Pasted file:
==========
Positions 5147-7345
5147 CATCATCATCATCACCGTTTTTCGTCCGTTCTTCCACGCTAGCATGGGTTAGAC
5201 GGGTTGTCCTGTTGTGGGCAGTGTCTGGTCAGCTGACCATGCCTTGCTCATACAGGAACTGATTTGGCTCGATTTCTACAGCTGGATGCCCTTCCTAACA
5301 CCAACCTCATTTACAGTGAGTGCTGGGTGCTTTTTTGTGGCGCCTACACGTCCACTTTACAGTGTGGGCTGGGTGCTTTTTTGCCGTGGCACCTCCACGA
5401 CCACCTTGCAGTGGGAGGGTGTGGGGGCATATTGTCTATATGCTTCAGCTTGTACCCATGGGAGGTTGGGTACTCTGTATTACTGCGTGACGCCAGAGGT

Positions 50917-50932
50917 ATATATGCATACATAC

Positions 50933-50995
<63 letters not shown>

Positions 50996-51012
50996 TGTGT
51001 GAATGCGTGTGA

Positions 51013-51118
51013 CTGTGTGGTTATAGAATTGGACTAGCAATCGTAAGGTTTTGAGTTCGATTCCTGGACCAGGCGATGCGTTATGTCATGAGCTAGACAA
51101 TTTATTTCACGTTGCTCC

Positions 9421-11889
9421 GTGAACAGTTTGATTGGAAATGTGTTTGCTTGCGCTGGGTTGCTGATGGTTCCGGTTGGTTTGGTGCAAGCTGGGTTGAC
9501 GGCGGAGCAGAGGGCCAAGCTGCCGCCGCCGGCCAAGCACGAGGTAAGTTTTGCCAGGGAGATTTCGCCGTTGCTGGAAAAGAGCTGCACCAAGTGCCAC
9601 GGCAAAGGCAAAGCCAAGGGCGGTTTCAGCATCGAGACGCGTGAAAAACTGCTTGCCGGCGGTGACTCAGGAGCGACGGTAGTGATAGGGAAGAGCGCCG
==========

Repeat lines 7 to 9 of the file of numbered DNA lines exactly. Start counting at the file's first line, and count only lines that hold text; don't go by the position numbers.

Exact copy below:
50917 ATATATGCATACATAC

Positions 50933-50995
<63 letters not shown>